Do you remember what it used to be like travelling to far-off cities before you had kids? You could jump in and out of cabs, stay up half the night exploring groovy bars, and you could pack your suitcase in twenty minutes. It's a bit different with kids. All of a sudden you have to think about car seats, and prams, and nap times.
Spontaneity becomes a thing of the past: the new buzz word is Planning.
Travelling with kids means you run a gauntlet of challenges
As a recent traveller back to my old stomping ground with three kids under six in tow, here are some tips to surviving your next holiday to the beautiful city of Sydney.
GETTING OUT OF THE AIRPORT In NSW the laws regarding child restraints ensure that infants under the age of 12 months must be secured in an appropriate restraint in a taxi, but kids aged over 12 months do NOT need to be in a child restraint. As such, it is pretty easy to come by cabs in Sydney with baby seats rolling around their boots. You can either book one with a cab company, or just ask the traffic controllers at the airport that you need a cab with a car seat and they will flag one down for you.
But what do you do if you have a young child? Or two, or three? Sure, the law states you don't need a carseat and that's your choice, but if you feel uncomfortable driving around with your tiny two year old strapped in an adult car seat you still have a few options.
If you are happy to travel by bus or train both run out of the airport directly into the CBD (although the train is pretty pricey $24 adult return) and you will still need to cart all your luggage with you.
The other option, pricey though it is, is to hire a private chauffeur service to come and pick you up directly from the airport. This has the advantage of no waiting (good for late night flights); they will help drag a suitcase or small child; and since you book in advance they will have all the appropriate car seats ready to go, and if necessary a trailer for luggage. We booked a 9-seater to collect three adults and three kids (all requiring car seats) and a LOT of luggage to take us from the airport directly to our CBD hotel for $110 each way.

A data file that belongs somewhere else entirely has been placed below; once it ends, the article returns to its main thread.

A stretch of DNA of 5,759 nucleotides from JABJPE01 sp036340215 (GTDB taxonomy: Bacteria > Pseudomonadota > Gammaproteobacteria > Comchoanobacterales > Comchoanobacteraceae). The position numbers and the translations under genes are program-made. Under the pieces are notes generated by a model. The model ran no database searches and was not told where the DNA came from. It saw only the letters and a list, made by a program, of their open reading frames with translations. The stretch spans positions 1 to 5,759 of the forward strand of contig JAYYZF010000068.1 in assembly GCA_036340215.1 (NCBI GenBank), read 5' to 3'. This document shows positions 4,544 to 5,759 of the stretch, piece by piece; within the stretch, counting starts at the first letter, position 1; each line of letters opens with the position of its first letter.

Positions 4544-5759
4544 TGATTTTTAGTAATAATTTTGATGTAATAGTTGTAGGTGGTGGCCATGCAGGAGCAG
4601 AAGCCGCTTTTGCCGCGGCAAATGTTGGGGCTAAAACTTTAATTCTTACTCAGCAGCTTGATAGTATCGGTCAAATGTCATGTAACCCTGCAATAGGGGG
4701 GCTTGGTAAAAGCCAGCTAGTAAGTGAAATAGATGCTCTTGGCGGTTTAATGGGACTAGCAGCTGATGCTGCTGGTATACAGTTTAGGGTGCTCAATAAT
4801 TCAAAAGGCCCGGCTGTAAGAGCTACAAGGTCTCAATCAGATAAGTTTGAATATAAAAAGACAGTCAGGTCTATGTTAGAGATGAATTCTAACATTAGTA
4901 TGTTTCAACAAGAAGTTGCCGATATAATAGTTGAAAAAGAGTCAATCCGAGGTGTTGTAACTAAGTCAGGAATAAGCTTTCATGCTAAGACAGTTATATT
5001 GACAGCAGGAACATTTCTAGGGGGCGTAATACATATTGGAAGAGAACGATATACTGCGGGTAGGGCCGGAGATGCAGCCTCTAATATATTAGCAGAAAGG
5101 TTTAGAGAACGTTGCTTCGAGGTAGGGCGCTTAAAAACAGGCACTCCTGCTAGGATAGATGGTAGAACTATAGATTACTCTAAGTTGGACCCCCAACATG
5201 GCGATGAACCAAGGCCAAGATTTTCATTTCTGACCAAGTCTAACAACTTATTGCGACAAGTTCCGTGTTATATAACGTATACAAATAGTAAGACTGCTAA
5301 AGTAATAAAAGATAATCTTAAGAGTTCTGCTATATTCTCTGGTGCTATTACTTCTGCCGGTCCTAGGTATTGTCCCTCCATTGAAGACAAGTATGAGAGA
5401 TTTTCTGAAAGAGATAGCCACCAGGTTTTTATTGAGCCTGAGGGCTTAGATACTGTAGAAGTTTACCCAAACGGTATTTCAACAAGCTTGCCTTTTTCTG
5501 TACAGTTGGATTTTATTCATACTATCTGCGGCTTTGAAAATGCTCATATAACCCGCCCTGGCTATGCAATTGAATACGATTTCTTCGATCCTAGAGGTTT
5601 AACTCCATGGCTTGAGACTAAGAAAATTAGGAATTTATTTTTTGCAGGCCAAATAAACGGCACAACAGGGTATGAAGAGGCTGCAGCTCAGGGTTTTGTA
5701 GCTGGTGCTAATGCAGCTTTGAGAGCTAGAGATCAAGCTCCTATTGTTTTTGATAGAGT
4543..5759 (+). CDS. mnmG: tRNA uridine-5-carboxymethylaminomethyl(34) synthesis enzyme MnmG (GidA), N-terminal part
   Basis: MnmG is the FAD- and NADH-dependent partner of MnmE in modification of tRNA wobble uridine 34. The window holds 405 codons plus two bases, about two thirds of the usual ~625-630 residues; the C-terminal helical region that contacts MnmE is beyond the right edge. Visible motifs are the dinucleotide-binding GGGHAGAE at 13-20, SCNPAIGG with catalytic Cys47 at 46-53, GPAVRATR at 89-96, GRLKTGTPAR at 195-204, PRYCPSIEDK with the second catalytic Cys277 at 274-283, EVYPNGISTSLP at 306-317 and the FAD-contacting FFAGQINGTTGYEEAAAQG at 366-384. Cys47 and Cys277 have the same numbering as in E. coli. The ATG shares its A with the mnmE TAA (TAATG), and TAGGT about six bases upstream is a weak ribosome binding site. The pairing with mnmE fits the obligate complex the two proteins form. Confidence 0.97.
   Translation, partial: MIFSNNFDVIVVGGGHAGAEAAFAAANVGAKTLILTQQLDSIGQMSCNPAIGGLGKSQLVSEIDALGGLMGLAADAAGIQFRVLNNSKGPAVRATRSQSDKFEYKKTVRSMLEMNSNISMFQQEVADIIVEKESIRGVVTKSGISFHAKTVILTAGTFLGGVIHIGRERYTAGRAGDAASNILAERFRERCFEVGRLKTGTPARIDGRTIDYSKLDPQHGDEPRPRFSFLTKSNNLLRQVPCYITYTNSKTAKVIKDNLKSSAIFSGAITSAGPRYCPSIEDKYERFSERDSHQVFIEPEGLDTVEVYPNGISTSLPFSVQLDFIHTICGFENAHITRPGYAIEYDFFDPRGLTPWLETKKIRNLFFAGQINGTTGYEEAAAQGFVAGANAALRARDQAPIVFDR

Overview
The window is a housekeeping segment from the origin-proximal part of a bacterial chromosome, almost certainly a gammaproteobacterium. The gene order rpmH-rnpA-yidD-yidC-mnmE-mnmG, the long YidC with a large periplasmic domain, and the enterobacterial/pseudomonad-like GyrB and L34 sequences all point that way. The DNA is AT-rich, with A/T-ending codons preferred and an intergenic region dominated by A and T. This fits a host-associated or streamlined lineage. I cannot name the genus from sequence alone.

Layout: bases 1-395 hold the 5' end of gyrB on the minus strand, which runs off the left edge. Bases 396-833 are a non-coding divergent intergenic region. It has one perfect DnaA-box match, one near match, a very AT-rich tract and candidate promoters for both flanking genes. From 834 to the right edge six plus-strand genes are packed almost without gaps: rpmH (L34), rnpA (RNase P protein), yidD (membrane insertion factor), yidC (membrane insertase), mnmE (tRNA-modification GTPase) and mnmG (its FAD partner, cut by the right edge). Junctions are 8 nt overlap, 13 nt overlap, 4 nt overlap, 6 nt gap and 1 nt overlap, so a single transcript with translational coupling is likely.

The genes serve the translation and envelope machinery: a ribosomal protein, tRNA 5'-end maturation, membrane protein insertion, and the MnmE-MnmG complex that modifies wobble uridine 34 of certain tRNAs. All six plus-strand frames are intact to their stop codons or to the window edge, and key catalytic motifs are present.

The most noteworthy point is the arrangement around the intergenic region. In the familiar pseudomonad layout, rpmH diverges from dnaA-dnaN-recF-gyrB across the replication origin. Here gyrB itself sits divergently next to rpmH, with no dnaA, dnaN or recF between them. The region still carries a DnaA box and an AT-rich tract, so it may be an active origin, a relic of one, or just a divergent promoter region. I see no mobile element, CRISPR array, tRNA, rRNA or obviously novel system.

My tip: make sure you book a large enough car for all your brood AND your luggage, taking into account any shopping you might do. Either specify a luggage trailer (which costs more) or a larger car.
TRAVELLING WITH PRAMS
Sydney has a top notch public transport system – but as Shrek says, it's got layers, like an onion. It operates in sections, and the further out you go, the more privately owned transport companies you will encounter. Assuming though, that you are staying in the city area, you have your choice of buses, trains, ferries as well as the more touristy monorail and light rail.
Don't be afraid of public transport if you have a pram, although it might be prudent to wait until peak hour is over. Many buses, and all trains and ferries are accessible for prams (although Museum Station in the CBD is NOT accessible for wheelchairs and prams). Buses which are wheelchair (and pram) accessible have a sticker in the front window, and are marked with an 'a' or a wheelchair symbol on the timetable.
Only in these buses is there space for your child to remain in the pram on the bus, otherwise you will be asked to take your child out, and fold the pram before getting on board. Some buses have pram/wheelchair access via the middle door of the bus, in which case you need to let the driver know you want them to open the door. CLICK here for more info on travelling on buses with prams. Prams (and the small children in them) are free and do not require a ticket.
FREE CBD SHUTTLE
There is a free shuttle bus that operates every 10 minutes in the CBD. The 555 runs in a loop from Central Station to Circular Quay via Elizabeth and George Streets and is accessible from any bus stop that has the green shuttle logo. The CBD shuttle operates on weekdays between 9.30am to 3.30pm (with a late finish of 9pm on Thursdays) and from 9.30am to 6.00pm on weekends. All free shuttle buses are pram accessible.